Flower

TDIH: First “Test-Tube Baby” Born

“I’m not a wizard or a Frankenstein tampering with Nature. We are not creating life.
We have merely done what many people try to do in all kinds of medicine–to help
nature. We found nature could not put an egg and sperm together, so we did it.”
Patrick Steptoe, who with Robert Edwards, perfected in vitro fertilization
of the human egg and delivered the world’s first “test-tube baby.”

In Vitro Fertilization via Pixabay [Public Domain]

It’s hard to imagine now, but when the first baby was born as the result of in vitro fertilization (IVF) on July 25, 1978, it was highly controversial. The birth attracted opposition from scientists and religious leaders, and international media attention. Louise Brown, the world’s first so-called “test tube baby” was conceived in a laboratory and born at Oldham General Hospital in England. The term “test-tube baby” is actually a misnomer, since IVF is usually performed in shallower glass containers called Petri dishes. After the birth was announced, her parents received bags full of hate mail from across the globe, as well as fan letters. While some are still opposed to IVF for ethical and religious reasons, more than 5 million children have been born worldwide through its use. Nearly 68,000 babies were born using IVF methods in the U.S. alone in 2015.

Louise Brown Holding the 1000th Bourn Hall Baby, 1987
Courtesy Bourn Hall Clinic, via National Library of Medicine [CC BY 4.0]

According to the Department of Health and Human Services, approximately 10% to 15% of couples in the US are infertile—meaning they are unable to conceive through natural means. The IVF technique was pioneered by two doctors in Cambridge, England–gynecologist Patrick Steptoe and reproductive biologist Robert Edwards. Their research led to the successful fertilization of a human egg outside the body and the transfer of the resulting embryo to the womb of Lesley Brown. A healthy baby girl was delivered to Lesley and her husband John after they had tried unsuccessfully to conceive a child for 15 years using natural methods. Two years later Steptoe and Edwards founded the world’s first IVF clinic, Bourn Hall Clinic, near Cambridge, England. The techniques and drugs now used around the world were first developed there.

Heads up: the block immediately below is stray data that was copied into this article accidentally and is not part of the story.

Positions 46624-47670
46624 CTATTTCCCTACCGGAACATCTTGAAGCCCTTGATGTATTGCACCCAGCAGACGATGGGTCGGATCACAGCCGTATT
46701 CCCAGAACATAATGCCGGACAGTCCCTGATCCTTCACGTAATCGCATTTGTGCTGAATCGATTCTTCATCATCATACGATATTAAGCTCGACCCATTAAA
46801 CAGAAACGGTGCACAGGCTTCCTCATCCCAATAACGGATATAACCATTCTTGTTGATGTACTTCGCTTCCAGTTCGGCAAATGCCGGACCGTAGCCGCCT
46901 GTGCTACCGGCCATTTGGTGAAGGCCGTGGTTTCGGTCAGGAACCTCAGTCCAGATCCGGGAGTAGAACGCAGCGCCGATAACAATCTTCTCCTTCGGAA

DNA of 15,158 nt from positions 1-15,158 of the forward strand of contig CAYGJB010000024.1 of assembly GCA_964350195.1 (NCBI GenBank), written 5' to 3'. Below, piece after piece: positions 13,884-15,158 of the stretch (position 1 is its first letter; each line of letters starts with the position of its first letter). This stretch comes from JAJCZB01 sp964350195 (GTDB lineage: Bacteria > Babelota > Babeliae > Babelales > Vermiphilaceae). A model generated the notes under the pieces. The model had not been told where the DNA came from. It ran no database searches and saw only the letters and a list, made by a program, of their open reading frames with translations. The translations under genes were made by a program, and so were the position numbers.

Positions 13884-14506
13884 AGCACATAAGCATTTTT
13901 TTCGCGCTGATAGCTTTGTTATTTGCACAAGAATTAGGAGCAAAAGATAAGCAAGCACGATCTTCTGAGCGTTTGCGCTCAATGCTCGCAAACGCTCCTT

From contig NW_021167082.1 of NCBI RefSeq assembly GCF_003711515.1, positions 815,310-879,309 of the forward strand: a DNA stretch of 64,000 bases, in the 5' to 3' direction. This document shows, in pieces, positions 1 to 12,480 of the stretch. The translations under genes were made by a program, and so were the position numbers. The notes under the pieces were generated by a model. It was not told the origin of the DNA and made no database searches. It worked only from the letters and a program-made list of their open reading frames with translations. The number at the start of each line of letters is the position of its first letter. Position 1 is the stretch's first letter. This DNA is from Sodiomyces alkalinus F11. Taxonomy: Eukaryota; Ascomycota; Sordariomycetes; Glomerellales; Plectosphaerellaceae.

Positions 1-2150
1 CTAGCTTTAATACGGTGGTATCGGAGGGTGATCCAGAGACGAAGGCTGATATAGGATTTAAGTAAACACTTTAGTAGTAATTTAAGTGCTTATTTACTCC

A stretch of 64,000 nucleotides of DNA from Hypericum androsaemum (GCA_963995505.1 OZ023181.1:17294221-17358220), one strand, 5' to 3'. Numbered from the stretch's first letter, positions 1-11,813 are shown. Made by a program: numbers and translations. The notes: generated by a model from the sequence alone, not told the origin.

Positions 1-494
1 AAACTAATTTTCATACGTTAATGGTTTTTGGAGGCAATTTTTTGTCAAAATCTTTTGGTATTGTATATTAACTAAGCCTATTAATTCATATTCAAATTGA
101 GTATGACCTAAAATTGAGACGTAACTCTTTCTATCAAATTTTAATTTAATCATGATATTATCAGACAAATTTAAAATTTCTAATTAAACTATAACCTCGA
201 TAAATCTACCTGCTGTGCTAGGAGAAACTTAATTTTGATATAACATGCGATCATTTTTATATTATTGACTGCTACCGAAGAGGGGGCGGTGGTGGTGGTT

Today, despite objections to its use (for example, Catholic hospitals often prohibit doctors from performing basic reproductive services including IVF), it has become much more widely accepted. For the most part, the ethical debate going on now is not so much about IVF itself, but the on the limits or constraints that should be placed on its use. Since the first IVF baby was born only 39 years ago, the long-term risks are not known. If a couple divorces, who gets custody and control of their frozen embryos? IVF enables single women to become mothers, same-sex couples to have a child of their own, and older women who are past menopause to become mothers. (In 2016, a 70-year-old Indian woman became the world’s oldest mother by using IVF.)

The average cost for IVF in the U.S. ranges from $12,000-$15,000 and can go much higher depending on individual circumstances and variables like the mother’s age or whether a surrogate is used. Although some insurance companies cover IVF procedures, many don’t. As a result, only people with the financial means to afford costly assisted reproductive technologies are able to take advantage of them, shutting out lower-income people who also want to become parents.

Screen Cap from SIRS Issues Researcher

Educators, direct your students to the new and updated SIRS Issues Researcher to dig deeper into the topic of Human Reproductive Technology. This Leading Issue explores these issues in-depth by asking users the Essential Question, “Does the use of human reproductive technology challenge the basic ideas of conception?” Background information, a timeline, viewpoint articles, multimedia resources and questions for critical thinking and analysis and are provided. They can also explore these other related Leading Issues:

Anonymous Eggs and Sperm Donation

Genetic Testing

Human Cloning

Stem Cells

Surrogacy

SIRS Issues Researcher supports state, national and international learning standards. Don’t have it? Request a free trial.

Subscribe via email to Share This and never miss a post.

Tags: , , , , , , , , , , , , ,

Leave a Reply

*